Yay, many thanks to Donald Four Tractors who sparked up his faded red old Massey-Ferguson [ ["'ere, I paid £50 for her 25 years ago and I haven't yet changed the oil"] - with a little help from a coin [don't ask me???] - and brought our peats in off the moor.
I was over at The Crofter this morning, passing the time of day, fending off the amorous turkey and snapping up Bertha et al when I noticed Mr 4 Tractors playing with one of the aforsaid tractors in the next door croft. I ventured closer for a little look-see; the tractor was replete with an antique grass wobbling machine [or something like that] attached to the back. Mr 4 tractors saw me and wandered over. "Hiya" I said with a really positive tone in my voice. "Helloo" he said in his lovely accented voice honed by years of Gaelic speaking every time a tourist came around his way :-) "Bout time we brought your peats in isn't it? ". I nodded encouragingly, smiled and everything and we chatted on passing on the news that one does round these parts. In time Mr 4 tractors wandered off, sparked up The Beast in a cloud of diesel smoke and trundled off down to the cliff-edge where he was to salvage another old tractor. Well, one can never have too many can one?
Later in the day, I was reading The Guardian in our smallest room - sad news about MI6 man found dead in flat in London who, it transpired when I had seen an image of him I had coached in my previous job at the Manchester Velodrome - the phone rang. It always rings when I am in that room. I called back to the caller who had not left a message. " It's me Donald" came the reply. Now, in North Tolsta this is not much help unless you recognise the voice snce half the village is called Donald. It was, however Mr 4 tractors and did I fancy getting the peats in today? I did and we met a little while later but not before I had cajoled Mr Crofter to come and give us a hand.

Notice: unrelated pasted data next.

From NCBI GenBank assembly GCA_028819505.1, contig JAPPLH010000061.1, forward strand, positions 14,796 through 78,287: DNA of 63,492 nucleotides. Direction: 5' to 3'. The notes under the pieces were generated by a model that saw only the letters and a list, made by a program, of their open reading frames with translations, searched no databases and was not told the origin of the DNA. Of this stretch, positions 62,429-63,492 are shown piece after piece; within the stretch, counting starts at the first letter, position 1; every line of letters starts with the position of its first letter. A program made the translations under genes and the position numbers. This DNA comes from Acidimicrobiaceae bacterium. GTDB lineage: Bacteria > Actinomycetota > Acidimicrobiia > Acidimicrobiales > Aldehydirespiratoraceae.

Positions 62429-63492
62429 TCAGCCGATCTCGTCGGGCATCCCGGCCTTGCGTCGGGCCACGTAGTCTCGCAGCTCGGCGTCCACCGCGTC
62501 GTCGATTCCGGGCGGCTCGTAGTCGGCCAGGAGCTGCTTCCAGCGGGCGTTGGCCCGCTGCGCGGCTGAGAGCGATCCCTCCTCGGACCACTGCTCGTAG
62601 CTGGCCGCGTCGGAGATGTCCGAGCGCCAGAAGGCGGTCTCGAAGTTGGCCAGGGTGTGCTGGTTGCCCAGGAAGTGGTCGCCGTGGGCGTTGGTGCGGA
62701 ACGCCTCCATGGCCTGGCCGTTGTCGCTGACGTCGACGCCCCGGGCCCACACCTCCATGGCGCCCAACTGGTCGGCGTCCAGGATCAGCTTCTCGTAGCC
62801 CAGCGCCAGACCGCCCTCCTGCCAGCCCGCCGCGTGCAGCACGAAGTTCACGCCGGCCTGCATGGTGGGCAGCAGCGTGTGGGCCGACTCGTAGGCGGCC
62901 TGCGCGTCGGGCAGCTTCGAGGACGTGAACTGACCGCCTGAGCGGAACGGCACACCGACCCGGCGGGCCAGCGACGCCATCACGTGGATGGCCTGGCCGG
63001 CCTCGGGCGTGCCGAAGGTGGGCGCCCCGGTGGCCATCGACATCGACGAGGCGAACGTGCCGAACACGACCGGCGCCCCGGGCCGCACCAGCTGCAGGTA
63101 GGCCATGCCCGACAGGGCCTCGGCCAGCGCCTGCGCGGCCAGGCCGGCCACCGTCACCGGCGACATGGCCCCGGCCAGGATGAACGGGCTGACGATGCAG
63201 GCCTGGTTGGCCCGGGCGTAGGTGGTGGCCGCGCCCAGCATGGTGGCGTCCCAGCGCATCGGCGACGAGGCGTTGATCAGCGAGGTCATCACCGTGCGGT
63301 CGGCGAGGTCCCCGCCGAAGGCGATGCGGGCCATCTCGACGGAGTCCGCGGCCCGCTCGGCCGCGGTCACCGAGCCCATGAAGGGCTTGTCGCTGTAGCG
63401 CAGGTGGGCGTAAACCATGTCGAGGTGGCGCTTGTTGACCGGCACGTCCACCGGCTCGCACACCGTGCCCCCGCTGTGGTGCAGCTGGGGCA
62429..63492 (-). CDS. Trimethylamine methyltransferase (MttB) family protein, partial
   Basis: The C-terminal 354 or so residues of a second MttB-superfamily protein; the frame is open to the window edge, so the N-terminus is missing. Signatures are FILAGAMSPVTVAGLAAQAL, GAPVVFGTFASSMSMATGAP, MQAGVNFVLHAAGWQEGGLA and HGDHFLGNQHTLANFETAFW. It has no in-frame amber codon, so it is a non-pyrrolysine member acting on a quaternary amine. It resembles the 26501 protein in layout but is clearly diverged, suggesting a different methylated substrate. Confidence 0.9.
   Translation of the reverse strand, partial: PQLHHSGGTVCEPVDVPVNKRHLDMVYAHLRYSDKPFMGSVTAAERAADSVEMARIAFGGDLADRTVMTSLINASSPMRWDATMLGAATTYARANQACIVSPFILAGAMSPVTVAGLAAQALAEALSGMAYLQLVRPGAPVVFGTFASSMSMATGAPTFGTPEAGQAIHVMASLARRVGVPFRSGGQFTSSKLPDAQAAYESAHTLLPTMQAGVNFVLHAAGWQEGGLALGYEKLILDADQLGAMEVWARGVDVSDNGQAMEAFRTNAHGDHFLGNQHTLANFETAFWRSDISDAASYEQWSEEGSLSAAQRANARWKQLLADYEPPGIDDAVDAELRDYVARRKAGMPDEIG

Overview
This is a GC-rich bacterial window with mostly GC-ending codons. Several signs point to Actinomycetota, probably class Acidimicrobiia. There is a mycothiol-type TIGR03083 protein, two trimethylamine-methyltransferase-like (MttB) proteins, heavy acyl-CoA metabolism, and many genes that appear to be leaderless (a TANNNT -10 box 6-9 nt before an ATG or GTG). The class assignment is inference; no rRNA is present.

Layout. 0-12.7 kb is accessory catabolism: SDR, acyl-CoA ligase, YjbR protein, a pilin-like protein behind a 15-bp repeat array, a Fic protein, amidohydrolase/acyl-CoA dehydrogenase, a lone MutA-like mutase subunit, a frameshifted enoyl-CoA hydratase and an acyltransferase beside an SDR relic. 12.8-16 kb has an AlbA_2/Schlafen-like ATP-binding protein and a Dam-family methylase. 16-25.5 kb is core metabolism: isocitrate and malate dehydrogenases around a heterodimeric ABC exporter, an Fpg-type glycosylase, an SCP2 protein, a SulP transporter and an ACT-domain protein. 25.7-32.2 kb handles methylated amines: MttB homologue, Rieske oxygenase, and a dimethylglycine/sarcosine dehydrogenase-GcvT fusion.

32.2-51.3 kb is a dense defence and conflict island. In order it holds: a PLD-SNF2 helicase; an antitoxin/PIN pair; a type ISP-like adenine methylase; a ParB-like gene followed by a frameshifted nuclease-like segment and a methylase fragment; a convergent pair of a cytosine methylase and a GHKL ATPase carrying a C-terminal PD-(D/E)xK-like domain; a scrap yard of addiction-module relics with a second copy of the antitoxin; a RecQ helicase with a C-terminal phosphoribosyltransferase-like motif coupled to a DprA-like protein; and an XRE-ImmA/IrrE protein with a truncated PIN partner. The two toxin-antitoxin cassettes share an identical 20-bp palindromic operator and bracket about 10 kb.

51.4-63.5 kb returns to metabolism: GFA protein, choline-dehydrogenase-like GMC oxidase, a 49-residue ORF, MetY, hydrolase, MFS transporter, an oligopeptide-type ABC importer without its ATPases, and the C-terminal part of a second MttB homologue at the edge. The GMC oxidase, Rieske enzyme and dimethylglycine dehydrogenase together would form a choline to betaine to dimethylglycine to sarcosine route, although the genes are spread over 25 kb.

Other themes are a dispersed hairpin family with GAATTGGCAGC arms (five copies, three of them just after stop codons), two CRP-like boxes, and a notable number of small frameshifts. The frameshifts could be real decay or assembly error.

Along came Mr 4 tractors - put-put-put etc but lo and behold it wasn't the same tractor as he was on earlier. Oh no, the first tractor has decided not to play any more - the fan belt broke - and it was only 10 years old - the belt not the tracotr!!! The Crofter and I hopped up on the trailer, endured a spine jarring ride over the rough peats tracks to my peat banks, loaded up the bags and came home. In no time the bags were unloaded and the tea brewed [80C green tea for me], fig newtons un-wrapped and the world put to right.
Brilliant! Many thanks Mr Crofter and Mr 4 Tractors for helping me with getting the peats in. Much appreciated. And no, I have no snaps of the event so put up with this one of Mr Crofter feeding Maclaren and Doris in the Byre.
BTW; there's more on Mr Crofter over at Island Crofter blog if you don't know.